Many folks out there have had a smoothie where they took fruits straight out of the freezer, threw in some spinach and cold almond milk, for example, and some protein powder, blended it up, and just went right straight to drinking it. That is a cold drink. And what does ice do when you put ice on your skin? It numbs the area. If you numb your stomach, you’re not able to release the digestive enzymes that you need to break down that food properly to get your nutrition from it.
There’s a lot of different things that I can argue about with the raw foods, but in particular it’s not optimal for digestion.
There’s also the evolutionary biology argument, which also makes a lot of sense. An ape today in a zoo, for example, spends five hours chewing food but its digestive system is using up most of its energy. And they have to, because they’re eating raw foods and it takes a long time to digest. Whereas as human, we use most of our energy running our brain and secondarily running our digestive system. And when we eat cooked food, our body can process it much faster, freeing up that energy for our big brain.
My point is that the best thing you can do for your body is have your food a little bit predigested for you. And that’s what cooking does. But if you’re a raw foodie and just can’t really cook food that much then blanche really quickly, or steam really quickly. You’re gonna get the benefits because you’re heating that food up just enough to bust open those cells to get the nutrients that you need.
Another key point on your website is that daily mobility is critical to a long healthy life, please define mobility first
I sum up mobility as seeing your joints being able to put your body to move freely without restrictions. One of those most basic positions would be a squat. We spend so much time sitting in chairs, often in a bad position in other countries, they squat a lot to eat, to chat. But our bodies should be able to go down and be able to sit with your butt basically resting on your ankles. A lot of folks that I see are having issues with knees and ankles, and shoulders too of course. But knees and ankles are important because if someone’s not squatting regularly, they’re also going to have ankles and knees that don’t move as well. Ankle mobility is a big deal and mobility is related to joints in my book.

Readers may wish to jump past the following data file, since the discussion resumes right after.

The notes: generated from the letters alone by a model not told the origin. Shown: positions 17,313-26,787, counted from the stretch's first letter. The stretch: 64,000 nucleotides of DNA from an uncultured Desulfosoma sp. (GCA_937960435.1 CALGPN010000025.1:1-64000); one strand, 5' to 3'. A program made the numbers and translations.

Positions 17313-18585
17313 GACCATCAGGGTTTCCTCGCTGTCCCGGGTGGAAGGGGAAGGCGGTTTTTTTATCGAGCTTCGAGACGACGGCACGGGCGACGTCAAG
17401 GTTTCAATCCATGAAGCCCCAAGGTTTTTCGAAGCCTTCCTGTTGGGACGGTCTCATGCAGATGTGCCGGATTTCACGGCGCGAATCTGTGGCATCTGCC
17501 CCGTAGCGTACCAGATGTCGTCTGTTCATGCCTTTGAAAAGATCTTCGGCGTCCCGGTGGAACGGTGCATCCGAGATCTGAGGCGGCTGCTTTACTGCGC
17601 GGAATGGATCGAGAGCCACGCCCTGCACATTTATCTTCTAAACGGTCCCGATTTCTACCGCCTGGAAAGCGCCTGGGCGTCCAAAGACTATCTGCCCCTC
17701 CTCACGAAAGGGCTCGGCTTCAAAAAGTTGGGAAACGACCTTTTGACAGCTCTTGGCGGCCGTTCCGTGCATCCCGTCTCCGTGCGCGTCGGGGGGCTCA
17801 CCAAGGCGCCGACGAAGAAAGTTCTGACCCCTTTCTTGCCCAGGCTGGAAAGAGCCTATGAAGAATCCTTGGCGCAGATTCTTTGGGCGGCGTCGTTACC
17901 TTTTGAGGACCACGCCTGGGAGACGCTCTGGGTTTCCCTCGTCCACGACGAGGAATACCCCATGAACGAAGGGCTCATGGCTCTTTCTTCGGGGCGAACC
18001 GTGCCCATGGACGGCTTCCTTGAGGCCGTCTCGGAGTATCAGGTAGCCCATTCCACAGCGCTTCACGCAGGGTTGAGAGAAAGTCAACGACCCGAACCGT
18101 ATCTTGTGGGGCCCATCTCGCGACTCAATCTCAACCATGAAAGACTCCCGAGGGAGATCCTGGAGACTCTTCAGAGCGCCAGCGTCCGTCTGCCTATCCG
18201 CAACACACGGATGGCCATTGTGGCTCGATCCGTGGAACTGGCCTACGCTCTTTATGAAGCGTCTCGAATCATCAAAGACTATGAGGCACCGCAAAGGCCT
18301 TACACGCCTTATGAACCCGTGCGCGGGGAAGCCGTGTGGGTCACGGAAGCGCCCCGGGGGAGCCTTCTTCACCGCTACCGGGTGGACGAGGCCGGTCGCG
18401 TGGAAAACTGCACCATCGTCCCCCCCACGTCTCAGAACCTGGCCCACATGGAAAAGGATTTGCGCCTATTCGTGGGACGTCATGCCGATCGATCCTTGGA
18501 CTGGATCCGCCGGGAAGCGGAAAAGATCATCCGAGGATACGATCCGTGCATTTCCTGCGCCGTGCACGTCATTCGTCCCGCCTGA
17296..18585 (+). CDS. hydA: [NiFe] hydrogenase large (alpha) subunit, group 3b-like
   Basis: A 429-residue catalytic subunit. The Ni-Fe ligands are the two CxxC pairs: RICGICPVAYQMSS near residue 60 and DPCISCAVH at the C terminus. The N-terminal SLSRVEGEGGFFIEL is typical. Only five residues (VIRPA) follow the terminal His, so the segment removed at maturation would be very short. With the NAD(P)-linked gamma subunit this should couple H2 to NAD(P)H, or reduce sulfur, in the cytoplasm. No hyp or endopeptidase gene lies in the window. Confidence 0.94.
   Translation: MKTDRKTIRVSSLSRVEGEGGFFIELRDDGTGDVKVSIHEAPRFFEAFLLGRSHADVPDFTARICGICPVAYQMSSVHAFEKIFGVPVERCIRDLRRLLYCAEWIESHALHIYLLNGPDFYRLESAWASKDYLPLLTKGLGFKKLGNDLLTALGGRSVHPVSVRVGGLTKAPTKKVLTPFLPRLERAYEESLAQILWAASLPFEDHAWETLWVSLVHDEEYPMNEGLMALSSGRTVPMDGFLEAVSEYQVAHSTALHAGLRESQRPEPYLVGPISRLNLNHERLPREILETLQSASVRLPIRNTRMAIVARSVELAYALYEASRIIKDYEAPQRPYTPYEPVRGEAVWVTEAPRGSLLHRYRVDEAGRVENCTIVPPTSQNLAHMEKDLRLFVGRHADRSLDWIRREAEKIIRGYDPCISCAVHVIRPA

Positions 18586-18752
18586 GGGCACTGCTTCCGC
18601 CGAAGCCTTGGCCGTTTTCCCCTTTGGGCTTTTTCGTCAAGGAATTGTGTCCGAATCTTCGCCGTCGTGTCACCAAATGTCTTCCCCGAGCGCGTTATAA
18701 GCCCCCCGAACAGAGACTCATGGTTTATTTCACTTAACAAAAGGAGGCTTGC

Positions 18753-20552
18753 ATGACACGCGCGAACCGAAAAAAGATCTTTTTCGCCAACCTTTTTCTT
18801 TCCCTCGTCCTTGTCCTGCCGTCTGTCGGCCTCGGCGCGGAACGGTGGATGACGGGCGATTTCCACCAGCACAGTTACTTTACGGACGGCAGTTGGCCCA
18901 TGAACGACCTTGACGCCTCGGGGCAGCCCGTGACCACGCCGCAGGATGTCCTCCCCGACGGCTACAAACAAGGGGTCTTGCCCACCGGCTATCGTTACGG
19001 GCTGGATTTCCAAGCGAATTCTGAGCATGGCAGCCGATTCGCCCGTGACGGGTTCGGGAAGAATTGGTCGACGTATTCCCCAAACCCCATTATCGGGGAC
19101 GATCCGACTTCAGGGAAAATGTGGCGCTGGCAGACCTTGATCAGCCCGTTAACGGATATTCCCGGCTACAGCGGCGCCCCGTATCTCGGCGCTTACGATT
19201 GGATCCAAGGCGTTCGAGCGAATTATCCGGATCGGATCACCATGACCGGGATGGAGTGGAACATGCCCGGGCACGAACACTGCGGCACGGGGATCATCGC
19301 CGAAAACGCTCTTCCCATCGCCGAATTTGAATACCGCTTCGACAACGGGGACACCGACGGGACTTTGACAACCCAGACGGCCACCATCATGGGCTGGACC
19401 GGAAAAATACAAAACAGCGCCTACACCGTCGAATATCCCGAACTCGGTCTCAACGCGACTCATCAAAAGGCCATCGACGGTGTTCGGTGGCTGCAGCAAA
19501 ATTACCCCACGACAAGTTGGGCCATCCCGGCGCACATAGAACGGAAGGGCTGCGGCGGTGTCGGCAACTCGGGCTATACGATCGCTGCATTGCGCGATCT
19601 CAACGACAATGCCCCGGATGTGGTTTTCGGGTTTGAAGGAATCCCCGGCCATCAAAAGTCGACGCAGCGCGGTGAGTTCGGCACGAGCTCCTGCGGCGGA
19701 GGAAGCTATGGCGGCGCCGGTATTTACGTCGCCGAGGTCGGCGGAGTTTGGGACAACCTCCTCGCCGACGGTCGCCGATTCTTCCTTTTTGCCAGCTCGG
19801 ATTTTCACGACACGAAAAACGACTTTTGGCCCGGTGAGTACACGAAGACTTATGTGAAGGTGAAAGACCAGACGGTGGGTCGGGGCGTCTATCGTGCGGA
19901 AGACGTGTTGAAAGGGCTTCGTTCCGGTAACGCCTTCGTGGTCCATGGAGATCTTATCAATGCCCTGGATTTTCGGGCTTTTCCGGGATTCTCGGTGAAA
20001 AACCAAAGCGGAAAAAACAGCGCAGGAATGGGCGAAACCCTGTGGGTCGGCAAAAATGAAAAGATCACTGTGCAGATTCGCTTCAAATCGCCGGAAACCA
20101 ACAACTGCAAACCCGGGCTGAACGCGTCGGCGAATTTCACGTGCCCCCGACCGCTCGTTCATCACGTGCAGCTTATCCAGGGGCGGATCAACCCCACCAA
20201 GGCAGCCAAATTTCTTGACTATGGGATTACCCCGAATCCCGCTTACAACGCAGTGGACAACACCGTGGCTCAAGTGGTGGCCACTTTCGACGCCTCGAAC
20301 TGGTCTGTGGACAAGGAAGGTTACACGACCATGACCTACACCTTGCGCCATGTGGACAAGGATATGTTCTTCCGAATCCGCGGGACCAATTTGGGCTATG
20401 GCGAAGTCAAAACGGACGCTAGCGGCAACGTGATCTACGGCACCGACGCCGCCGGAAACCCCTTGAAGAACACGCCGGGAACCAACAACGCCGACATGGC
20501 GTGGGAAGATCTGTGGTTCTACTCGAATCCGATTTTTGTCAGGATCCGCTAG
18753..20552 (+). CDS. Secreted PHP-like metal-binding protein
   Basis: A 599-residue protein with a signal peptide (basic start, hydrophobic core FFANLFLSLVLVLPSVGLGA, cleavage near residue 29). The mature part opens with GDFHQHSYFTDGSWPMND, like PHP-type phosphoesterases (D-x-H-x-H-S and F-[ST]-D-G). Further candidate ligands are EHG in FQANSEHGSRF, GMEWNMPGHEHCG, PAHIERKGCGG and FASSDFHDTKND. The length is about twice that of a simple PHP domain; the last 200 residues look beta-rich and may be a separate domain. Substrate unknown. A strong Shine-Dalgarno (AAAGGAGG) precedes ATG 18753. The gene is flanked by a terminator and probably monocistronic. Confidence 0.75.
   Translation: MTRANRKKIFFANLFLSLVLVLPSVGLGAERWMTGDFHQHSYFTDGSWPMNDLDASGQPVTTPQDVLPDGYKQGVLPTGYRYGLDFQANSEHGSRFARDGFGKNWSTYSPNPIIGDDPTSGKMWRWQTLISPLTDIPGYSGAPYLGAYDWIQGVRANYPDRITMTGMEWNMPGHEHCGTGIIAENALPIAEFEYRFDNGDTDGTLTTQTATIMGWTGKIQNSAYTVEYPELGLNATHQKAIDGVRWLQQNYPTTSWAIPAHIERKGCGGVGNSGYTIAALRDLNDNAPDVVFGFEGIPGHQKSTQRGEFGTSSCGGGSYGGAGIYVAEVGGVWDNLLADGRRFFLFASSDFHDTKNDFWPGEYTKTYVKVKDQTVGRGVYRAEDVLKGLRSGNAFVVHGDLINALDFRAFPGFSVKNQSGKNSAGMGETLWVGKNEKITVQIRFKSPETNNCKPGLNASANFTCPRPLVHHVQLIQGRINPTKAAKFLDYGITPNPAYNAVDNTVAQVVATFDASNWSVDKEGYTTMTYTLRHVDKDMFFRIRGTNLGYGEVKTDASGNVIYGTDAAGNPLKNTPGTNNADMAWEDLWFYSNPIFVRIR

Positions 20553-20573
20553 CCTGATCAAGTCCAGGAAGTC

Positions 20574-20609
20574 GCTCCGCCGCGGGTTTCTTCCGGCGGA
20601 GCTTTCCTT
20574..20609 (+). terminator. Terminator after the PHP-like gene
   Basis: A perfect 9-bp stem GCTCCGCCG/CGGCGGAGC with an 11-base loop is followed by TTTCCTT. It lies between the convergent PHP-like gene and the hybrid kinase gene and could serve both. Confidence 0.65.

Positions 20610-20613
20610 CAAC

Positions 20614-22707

A lot of people have either had ankle sprains, or injured themselves in terms of back, and having back pain because the ankles and feet aren’t moving well. I think a lot of people have extremely rigid feet, maybe because of core shoes, but also quite possibly because we’re looking at just not using their feet to full capacity.
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What are the best forms of exercise for improved mobility?
One of the mobility drills that I work with folks is trying to stand on your tippy toes. So these are interesting mobility things that I like to think about in terms of feet, knees, ankles, and then shoulders.
Also, get an old fashioned eraser. Those are rectangular erasers that most of us in our age range had in school. And use that eraser to work around the joints. Just kind of giving yourself a self-massage around the joints daily. Then going in to working on moving all your toes, and stand on your tippy toes, trying to balance on your heels. Then putting your ankles through a series of motions and just move all your joints.
I think getting a really good mobility routine down and sticking with that routine because it’s not something that you can do for a little bit and quit. It is a daily routine. If you want to be running into your eighties and be playing with those grandkids, or crawling around on the floor and not spending the whole next day in bed because you’re so sore, you got to do the mobility, you have to do it
Reader’s Take away…
I think the biggest thing that I’d love folks to take away from this is to start connecting with yourself. Start to realize what is changing in your body as you get older and what things might be related to how your body’s managing stress. And take a look at that. Make a little note, make a little chart maybe if you will, and start to work on how you can improve your routines to help get you less stressed over time.
***Check out Dr. Krauss’ YouTube channel as she discuss mobility enhancement technique!***